Mozart has irrefutably proved that, with the most complex, ingenious, and even massive orchestration, one still may leave the singer in full exercise of his rights; nowadays the human voice is degraded to an instrument. What has been gained?—Nothing!—The efforts of the human voice, even that of a Sontag, are outdone by instrumental virtuosi; a whole choir of bravura singers would never be able to bring out a thousandth of the tone-figures which have sprung up in our instrumental music since the time of Bach; and with this expansion of the art of instrumenting the inventiveness of our tone-artists has shot heaven-high above the bounds of Song.—The genuine art of Song depends on a Cantabile in keeping with the text and a Bravura in keeping with the voice. [64] But since we fell into a depreciation of true Italian vocal beauty, we have departed more and more from the path which Mozart struck for the weal of our dramatic music. With the revival of the, in many respects, classical music of the period of Bach, much too little attention is paid to a really singable cantabile. All the masterworks of Sebastian Bach are as rich in invention as possible within the form of Fugue and Double Counterpoint in general. His inexhaustible creative-force ever drove him on to introduce into each of his products the highest and richest of specific tonal figures, forms, and combinations. But with this super-abundance of purely musical, or rather, instrumental contents, the word must needs be often thrust into its place beneath the note by force; the human voice, as a special organ of tone, was not at all considered by him; its peculiar office he never sufficiently appraised: and as a vocal composer of Cantabile he is nothing less than classical, however much the blind adorers of this master may cry out "Fie!"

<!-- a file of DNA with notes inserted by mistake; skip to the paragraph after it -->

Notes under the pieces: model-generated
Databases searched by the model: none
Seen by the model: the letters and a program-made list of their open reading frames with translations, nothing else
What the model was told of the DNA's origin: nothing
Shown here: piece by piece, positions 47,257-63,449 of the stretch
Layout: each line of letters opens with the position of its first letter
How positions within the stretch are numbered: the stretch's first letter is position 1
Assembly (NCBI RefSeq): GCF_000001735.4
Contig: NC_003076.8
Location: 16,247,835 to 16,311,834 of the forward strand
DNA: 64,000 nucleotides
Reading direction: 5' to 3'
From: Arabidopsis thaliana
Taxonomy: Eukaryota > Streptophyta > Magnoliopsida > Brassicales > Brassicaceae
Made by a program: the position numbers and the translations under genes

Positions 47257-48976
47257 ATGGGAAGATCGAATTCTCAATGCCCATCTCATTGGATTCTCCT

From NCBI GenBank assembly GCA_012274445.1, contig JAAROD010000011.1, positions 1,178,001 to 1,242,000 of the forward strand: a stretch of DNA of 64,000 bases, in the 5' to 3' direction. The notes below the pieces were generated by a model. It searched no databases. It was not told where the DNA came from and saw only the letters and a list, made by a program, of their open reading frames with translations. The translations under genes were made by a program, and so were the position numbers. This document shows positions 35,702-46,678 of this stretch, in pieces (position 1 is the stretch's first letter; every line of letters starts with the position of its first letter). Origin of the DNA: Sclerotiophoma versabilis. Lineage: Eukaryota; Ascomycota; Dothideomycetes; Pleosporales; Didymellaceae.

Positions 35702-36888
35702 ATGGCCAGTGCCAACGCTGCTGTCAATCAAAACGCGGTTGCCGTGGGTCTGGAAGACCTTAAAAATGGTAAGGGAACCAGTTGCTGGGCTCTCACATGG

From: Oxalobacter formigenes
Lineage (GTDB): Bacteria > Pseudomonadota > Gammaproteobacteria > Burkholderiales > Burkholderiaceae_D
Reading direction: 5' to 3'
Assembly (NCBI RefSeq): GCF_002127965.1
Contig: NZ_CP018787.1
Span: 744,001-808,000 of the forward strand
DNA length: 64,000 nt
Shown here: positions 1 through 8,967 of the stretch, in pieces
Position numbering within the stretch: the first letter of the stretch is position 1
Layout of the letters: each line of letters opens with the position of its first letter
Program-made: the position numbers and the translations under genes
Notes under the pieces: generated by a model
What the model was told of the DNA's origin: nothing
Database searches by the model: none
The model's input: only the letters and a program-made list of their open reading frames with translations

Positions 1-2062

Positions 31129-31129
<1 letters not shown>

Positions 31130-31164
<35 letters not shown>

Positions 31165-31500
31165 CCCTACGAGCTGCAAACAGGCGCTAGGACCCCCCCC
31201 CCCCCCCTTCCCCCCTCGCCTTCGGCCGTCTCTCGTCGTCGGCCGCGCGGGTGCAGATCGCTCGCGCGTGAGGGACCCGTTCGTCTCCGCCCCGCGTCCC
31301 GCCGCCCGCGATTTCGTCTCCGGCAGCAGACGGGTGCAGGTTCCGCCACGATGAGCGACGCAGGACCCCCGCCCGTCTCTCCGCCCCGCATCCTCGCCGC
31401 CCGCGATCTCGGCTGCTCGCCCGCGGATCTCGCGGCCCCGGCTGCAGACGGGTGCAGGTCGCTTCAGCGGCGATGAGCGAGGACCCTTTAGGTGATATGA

Our worthy opera-composers must take a course of lessons in the good Italian cantabile style, guarding themselves against its modern outgrowths, and, with their superior artistic faculty, turn out good work in a style as good. Then will Vocal art bear fruit anew; then a man will some-day come, who in this good style shall re-establish on the stage the shattered unity of Poetry and Song.

Among us there is an archipatriarchal sect which refuses the name of beauty to any but quite simple singing, and utterly condemns all art of ornament. Let these judges turn back from their wretched one-sidedness, their taking of the choice of means as sole object for consideration, praise or blame, often blinding them to the effect itself! Art should be free. No school, no sect, must arrogate the title of the only bliss-purveyor. The simple, smooth and metric song has its great value—provided its setter is really [65] a good vocal composer: only, it is not the sole true path of salvation, and the goal—the expression and communication of feeling—may be reached on other roads as well. The solo-singer ought to be an artist of song; as such, he may also give vent to his feelings in an enhanced and ornate art-form. Is that passion less true, forsooth, which takes the air with a volley of words, than that which breathes itself in few? Is not now this, now that, included in the individuality of this or that subject? Should not a speech in Parliament be different in form, to boot, from a sermon to a village parish? May not a sumptuous mould of periods, a flowery, decorative diction, a complex and ingenious scheme of verse, a rare but effective rhythm, be conditioned by aesthetic necessity?—We in nowise are opening the door to those meaningless flourishes by which unthinking singers too often, alas! betray their poverty of proper feeling, either to display their nimbleness of throat, or to mask their lack of portamento; but the nobler art of ornament has not yet reached with us its actual bloom; in our modern operatic singing we have merely the stereotyped volutes of song, which our singers and composers slavishly copy from the Italians, and wedge in everywhere without taste or psychological necessity.